indirectly eats up arbitrary amounts of swap through tmpfs, or directly
  through vm_allocate()...
<antrik> though admittedly it's harder to implement resource limits with
<slpz> antrik: but I've talked about having its own storeio device as
  backend. This way Mach can pageout memory to tmpfs if it's needed.
<mcsim> Do I understand correctly that the goal of tmpfs task is to create
  tmpfs in RAM?
<slpz> mcsim: It is. But it also needs some kind of backend, just in case
  it's ordered to page out data to free some system's memory.
<slpz> mcsim: Nowadays, this backend is another translator that acts as
  default pager for the whole system
<antrik> slpz: pageout memory to tmpfs? not sure what you mean
<slpz> antrik: I mean tmpfs acting as its own pager
<antrik> slpz: you mean tmpfs not using the swap partition, but some other
  backing store?
<slpz> antrik: Yes.

See also: pagers.

<antrik> slpz: I don't think an extra backing store for tmpfs is a good
  idea. the whole point of tmpfs is not having a backing store... TBH, I'd
  even like to see a single backing store for anonymous memory and named
<slpz> antrik: But you need a backing store, even if it's the default pager
<slpz> antrik: The question is, Should users share the same backing store
  (swap space) or provide their own?
<antrik> slpz: not sure what you mean by "users" in this context :-)
<slpz> antrik: Real users with the ability of setting tmpfs translators
<antrik> essentially, I'd like to have a single partition that contains
  both swap space and the main filesystem (at least /tmp, but probably also
  all of /run, and possibly even /home...)
<antrik> but that's a bit off-topic :-)
<antrik> well, ideally all storage should be accounted to a user,
  regardless whether it's swapped out anonymous storage, temporary named
  files, or permanent files
<slpz> antrik: you could use a file as backend for tmpfs
<antrik> slpz: what's the point of using tmpfs then? :-)
<pinotree> (and then store the file in another tmpfs)
<slpz> antrik: mach-defpager could be modified to use storeio instead of
  Mach's device_* operations, but by the way things work right now, that
  could be dangerous, IMHO
<antrik> pinotree: hehe
<pinotree> .. recursive tmpfs'es ;)
<antrik> slpz: hm, sounds interesting
<slpz> antrik: tmpfs would try to keep data in memory always it's possible
  (not calling m_o_lock_request would do the trick), but if memory is
  scarce an Mach starts paging out, it would write it to that
<antrik> ideally, all storage used by system tasks for swapped out
  anonymous memory as well as temporary named files would end up on the
  /run partition; while all storage used by users would end up in /home/*
<antrik> if users share a partition, some explicit storage accounting would
  be useful too...
<antrik> slpz: is that any different from what "normal" filesystems do?...
<antrik> (and *should* it be different?...)
<slpz> antrik: Yes, as most FS try to synchronize to disk at a reasonable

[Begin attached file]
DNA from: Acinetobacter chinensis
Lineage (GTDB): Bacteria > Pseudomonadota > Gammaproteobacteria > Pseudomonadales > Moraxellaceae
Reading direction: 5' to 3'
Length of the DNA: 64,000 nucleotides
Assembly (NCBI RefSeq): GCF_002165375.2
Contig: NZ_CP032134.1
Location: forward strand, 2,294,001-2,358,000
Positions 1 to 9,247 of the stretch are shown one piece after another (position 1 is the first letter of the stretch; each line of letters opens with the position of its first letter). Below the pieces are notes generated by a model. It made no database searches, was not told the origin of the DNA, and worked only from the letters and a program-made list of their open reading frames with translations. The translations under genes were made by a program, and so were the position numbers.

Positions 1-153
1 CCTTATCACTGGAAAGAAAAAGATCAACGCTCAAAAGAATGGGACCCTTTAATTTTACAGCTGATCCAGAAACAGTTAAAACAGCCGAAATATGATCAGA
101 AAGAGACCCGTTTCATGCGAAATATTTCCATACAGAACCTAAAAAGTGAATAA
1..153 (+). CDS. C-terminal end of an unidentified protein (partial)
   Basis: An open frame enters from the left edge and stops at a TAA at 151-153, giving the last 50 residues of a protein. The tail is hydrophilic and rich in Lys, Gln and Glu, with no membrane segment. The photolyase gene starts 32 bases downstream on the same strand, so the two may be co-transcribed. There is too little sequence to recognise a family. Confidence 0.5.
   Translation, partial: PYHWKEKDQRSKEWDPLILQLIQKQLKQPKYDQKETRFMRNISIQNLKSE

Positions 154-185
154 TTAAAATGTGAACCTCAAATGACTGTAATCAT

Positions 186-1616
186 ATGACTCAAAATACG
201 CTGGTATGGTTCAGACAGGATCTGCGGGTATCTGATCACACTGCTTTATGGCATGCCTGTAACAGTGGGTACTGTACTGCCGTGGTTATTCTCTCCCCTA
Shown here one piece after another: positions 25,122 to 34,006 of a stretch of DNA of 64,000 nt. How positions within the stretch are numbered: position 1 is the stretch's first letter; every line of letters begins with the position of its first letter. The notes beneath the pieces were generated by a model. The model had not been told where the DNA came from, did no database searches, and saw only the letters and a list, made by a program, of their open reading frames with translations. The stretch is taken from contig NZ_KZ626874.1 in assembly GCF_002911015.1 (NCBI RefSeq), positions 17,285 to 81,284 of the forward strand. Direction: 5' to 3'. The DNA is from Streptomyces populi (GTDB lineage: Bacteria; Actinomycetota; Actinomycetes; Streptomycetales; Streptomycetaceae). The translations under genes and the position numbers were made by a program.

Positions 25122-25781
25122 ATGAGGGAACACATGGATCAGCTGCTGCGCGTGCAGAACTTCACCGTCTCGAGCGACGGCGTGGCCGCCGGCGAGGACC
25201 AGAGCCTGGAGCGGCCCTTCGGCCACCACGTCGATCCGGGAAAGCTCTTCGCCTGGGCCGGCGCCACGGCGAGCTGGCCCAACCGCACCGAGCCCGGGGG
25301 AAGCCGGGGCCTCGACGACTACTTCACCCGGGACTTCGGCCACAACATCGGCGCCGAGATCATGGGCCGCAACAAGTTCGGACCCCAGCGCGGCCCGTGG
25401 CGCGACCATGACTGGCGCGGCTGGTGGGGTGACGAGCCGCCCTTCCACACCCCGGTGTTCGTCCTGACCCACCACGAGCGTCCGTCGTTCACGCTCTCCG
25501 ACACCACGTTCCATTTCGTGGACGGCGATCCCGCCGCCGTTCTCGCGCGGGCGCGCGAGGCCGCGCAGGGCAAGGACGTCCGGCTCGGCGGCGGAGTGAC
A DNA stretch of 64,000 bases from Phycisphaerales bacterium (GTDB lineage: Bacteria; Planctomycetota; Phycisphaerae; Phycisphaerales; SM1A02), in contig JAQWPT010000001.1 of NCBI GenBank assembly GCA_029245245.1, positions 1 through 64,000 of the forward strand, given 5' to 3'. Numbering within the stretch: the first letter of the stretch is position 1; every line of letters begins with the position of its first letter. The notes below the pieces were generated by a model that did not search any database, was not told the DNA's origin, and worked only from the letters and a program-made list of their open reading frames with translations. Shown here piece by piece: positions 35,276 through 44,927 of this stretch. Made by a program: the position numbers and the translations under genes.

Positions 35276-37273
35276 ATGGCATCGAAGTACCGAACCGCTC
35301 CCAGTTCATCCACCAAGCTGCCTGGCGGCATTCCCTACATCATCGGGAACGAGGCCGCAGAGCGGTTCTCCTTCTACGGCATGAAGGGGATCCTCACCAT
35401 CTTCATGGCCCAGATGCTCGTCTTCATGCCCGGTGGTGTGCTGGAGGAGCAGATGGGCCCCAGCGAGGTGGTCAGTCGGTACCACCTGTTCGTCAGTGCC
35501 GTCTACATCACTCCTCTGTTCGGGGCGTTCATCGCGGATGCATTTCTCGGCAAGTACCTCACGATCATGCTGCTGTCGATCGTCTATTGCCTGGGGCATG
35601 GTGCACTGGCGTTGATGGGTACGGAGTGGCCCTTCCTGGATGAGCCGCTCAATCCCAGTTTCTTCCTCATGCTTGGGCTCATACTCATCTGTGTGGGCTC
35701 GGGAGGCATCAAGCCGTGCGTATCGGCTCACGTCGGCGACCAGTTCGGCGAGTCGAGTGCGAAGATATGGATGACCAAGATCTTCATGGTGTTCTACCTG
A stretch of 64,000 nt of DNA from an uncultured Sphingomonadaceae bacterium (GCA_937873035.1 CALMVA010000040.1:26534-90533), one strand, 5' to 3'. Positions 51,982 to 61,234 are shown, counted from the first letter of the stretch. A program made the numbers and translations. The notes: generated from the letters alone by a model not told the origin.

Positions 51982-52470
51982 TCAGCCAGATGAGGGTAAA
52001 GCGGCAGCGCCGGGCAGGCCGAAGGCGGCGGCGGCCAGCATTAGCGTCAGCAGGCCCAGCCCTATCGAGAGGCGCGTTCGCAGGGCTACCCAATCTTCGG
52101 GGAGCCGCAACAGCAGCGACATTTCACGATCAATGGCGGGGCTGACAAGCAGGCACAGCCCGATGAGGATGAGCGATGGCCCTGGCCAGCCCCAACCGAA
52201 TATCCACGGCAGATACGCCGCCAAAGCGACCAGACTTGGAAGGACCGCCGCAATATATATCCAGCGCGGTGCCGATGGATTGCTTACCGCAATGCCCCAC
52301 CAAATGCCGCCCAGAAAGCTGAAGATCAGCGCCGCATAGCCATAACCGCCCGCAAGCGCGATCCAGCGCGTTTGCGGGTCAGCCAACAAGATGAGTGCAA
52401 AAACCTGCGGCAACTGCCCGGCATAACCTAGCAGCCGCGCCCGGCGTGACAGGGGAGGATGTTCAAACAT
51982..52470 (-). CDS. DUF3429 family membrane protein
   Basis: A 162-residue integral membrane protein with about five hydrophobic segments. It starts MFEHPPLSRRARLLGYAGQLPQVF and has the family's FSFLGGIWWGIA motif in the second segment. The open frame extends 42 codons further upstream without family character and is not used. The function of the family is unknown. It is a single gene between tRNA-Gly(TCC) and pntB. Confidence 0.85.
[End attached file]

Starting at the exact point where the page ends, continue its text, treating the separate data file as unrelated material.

rate, to prevent data losses.
<slpz> antrik: tmpfs would be a FS that wouldn't synchronize until it's
  forced to do that (which, by the way, it's what's currently happening
  with everyone that uses the default pager).
<antrik> slpz: hm, good point...
<slpz> antrik: Also, metadata in never written to disk, only kept in memory
  (which saves a lot of I/O, too).
<slpz> antrik: In fact, we would be doing the same as every other kernel
  does, but doing it explicitly :-)
<antrik> I see the use in separating precious data (in permanent named
  files) from temporary state (anonymous memory and temporary named files)
  -- but I'm not sure whether having a completely separate FS for the
  temporary data is the right approach for that...
<slpz> antrik: And giving the user the option to specify its own storage,
  so we don't limit him to the size established for swap by the super-user.
<antrik> either way, that would be a rather radical change... still would
  be good to fix tmpfs as it is first if possible
<antrik> as for limited swap, that's precisely why I'd prefer not to have
  an extra swap partition at all...
<slpz> antrik: It's not much o fa change, it's how it works right now, with
  the exception of replacing the default pager with its own.
<slpz> antrik: I think it's just a matter of 10-20 hours, as
  much. Including testing.
<slpz> antrik: It could be forked with another name, though :-)
<antrik> slpz: I don't mean radical change in the implementation... but a
  radical change in the way it would be used
<slpz> antrik: I suggest "almosttmpfs" as the name for the forked one :-P
<antrik> hehe
<antrik> how about lazyfs?
<slpz> antrik: That sound good to me, but probably we should use a more
  descriptive name :-)


<tschwinge> slpz, antrik: There is a defpager in the Hurd code.  It is not
  currently being used, and likely incomplete.  It is backed by libstore.
  I have never looked at it.

mach-defpager vs defpager.

IRC, freenode, #hurd, 2011-11-08

<mcsim> who else uses defpager besides tmpfs and kernel?
<braunr> normally, nothing directly
<mcsim> than why tmpfs should use defpager?
<braunr> it's its backend
<braunr> backign store rather
<braunr> the backing store of most file systems are partitions
<braunr> tmpfs has none, it uses the swap space
<mcsim> if we allocate memory for tmpfs using vm_allocate, will it be able
  to use swap partition?
<braunr> it should
<braunr> vm_allocate just maps anonymous memory
<braunr> anonymous memory uses swap space as its backing store too
<braunr> but be aware that this part of the vm system is known to have
<braunr> which is why all mach based implementations have rewritten their
  default pager
<mcsim> what kind of deficiencies?
<braunr> bugs
<braunr> and design issues, making anonymous memory fragmentation horrible
<antrik> mcsim: vm_allocate doesn't return a memory object; so it can't be
  passed to clients for mmap()
<mcsim> antrik: I use vm_allocate in pager_read_page
<antrik> mcsim: well, that means that you have to actually implement a
  pager yourself
<antrik> also, when the kernel asks the pager to write back some pages, it
  expects the memory to become free. if you are "paging" to ordinary